News / Africa

South Sudan's Peace Talks Open in Ethiopia

Members of South Sudan rebel delegation attend the opening ceremony of South Sudan's negotiation in Ethiopia's capital Addis Ababa, Jan. 4, 2014.
Members of South Sudan rebel delegation attend the opening ceremony of South Sudan's negotiation in Ethiopia's capital Addis Ababa, Jan. 4, 2014.
VOA News
South Sudan's warring factions have opened peace talks in Ethiopia, as violence continues in at least two regions of South Sudan.

The two sides begin face-to-face negotiations in Addis Ababa Sunday following days of delays.

Representatives for President Salva Kiir and ex-vice president Riek Machar are expected to discuss details for a cease-fire and rebel demands for the release of political prisoners.

However, South Sudan Information Minister Michael Makuei said at a news conference Sunday that the government will not give in to pressure to immediately release politicians detained after an alleged coup attempt last month.

"We are not ready to negotiate on preconditions. This is why we are here," he said. "The question of the releases should not be annexed to the successful peace talks. We came here to talk peace without conditions and to come and tell us that 'release these people so that they talk' is a condition and we are not ready to accept any precondition."

U.S. Secretary of State John Kerry said Sunday that Washington will support those seeking peace, but will work for international pressure against those who use force to gain any advantage. Kerry said negotiations must be serious - not a "gimmick."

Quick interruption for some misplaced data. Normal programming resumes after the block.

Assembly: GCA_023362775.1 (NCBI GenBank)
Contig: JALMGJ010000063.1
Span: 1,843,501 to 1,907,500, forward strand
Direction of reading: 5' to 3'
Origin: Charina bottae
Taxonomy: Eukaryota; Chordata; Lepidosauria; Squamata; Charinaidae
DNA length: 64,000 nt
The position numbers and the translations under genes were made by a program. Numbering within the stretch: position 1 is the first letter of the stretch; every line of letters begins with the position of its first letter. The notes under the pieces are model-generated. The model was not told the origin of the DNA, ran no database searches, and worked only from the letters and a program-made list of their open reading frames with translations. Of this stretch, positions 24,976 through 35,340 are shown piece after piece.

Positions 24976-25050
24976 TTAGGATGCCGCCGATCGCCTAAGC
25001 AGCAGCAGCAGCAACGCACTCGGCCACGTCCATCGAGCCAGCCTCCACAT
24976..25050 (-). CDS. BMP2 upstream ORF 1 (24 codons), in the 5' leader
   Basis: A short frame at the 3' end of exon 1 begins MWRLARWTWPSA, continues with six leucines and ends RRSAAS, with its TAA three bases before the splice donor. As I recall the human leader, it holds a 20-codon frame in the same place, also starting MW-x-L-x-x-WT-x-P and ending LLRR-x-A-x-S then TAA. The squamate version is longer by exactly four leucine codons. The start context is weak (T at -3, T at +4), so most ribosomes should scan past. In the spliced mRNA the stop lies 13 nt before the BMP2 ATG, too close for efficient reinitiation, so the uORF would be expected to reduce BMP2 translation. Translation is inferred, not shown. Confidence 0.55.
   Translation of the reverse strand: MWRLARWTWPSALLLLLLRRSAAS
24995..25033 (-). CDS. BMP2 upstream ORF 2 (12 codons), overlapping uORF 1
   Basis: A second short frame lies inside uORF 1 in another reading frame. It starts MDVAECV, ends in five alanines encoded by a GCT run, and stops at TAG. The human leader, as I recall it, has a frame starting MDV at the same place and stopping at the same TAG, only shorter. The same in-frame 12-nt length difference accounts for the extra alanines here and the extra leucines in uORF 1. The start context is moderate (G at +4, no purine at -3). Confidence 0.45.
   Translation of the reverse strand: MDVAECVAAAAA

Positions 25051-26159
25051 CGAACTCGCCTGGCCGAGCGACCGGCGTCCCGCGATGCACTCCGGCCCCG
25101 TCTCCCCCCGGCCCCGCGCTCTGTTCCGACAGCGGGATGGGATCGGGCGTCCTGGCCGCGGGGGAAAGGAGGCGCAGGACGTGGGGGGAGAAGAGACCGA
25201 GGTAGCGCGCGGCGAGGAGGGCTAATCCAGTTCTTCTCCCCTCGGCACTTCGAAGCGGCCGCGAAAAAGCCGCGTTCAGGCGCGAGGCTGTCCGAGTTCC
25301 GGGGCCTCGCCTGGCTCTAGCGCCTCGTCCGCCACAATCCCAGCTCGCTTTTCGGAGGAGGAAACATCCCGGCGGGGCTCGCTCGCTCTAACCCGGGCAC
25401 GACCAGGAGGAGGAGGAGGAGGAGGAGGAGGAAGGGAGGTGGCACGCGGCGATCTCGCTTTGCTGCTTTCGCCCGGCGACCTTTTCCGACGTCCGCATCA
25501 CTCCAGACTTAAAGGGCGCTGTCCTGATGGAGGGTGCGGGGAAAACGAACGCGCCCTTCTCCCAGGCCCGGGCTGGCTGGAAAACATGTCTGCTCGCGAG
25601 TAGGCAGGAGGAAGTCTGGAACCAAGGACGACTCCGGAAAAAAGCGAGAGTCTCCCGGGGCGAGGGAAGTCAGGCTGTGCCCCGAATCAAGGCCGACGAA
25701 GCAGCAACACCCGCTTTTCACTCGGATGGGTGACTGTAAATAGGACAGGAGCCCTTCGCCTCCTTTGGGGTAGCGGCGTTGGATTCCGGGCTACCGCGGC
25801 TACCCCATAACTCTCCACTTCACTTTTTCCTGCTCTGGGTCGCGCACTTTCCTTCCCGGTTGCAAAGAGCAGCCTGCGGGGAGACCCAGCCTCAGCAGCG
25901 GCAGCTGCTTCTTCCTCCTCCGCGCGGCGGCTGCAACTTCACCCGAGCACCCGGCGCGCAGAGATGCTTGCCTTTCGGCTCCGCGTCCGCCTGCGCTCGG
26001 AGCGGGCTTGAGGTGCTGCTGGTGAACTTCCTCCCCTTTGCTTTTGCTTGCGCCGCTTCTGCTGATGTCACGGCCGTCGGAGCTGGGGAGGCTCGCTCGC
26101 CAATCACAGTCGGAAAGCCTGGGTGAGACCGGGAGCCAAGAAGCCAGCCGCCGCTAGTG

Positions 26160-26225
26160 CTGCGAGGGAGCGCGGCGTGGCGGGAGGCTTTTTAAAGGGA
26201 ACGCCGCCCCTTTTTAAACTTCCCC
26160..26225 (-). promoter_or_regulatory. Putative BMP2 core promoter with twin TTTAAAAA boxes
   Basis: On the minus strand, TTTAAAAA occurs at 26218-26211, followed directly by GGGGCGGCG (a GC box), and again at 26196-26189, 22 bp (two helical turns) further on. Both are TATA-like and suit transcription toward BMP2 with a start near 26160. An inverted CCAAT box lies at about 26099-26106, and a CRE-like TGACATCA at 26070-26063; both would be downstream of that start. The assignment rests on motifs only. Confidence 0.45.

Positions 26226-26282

South Sudan's unrest began in mid-December, when renegade soldiers attacked an army headquarters. President Kiir accused Machar of a coup attempt.

Ethiopian Foreign Ministry spokesman Dina Mufti - in an interview with VOA - says several items will be high on the agenda of the negotiations.

"Definitely cease-fire will be on the top of agenda, then the issue of opening humanitarian corridors, the issue of releasing detainees and other issues," said Dina Mufti.

Mufti says negotiators are anxious to find a resolution to the fighting, which has left more than 1,000 people dead.

"All sides are feeling the need, the urgency, for a cease-fire and everything else," said Mufti.

On Saturday, there were reports of heavy fighting near Bor, the rebel-held capital of Jonglei state. Government troops are trying to reclaim the city. And explosions and automatic artillery fire rattled a government district in the capital, Juba, on Saturday.

The talks in Ethiopia are being mediated by the East African regional bloc IGAD (Intergovernmental Authority on Development).

EU Horn of Africa representative Alexander Rondos is at the meeting. He says the responsibility to find a solution to the conflict rests in the hands of South Sudan's political leadership.

"The leadership of South Sudan, the entire political leadership needs to find a resolution, there are no alibis, only they can find that solution. And they must do everything to help the negotiators from IGAD to find that solution and very quickly."

Machar told VOA Wednesday that President Kiir is responsible for much of the unrest. He said peace cannot be achieved under the president's leadership.

Witnesses say some of the violence is ethnically motivated, with supporters of Kiir, a member of the Dinka tribe, and supporters of Machar, from the Nuer tribe, targeting each other.

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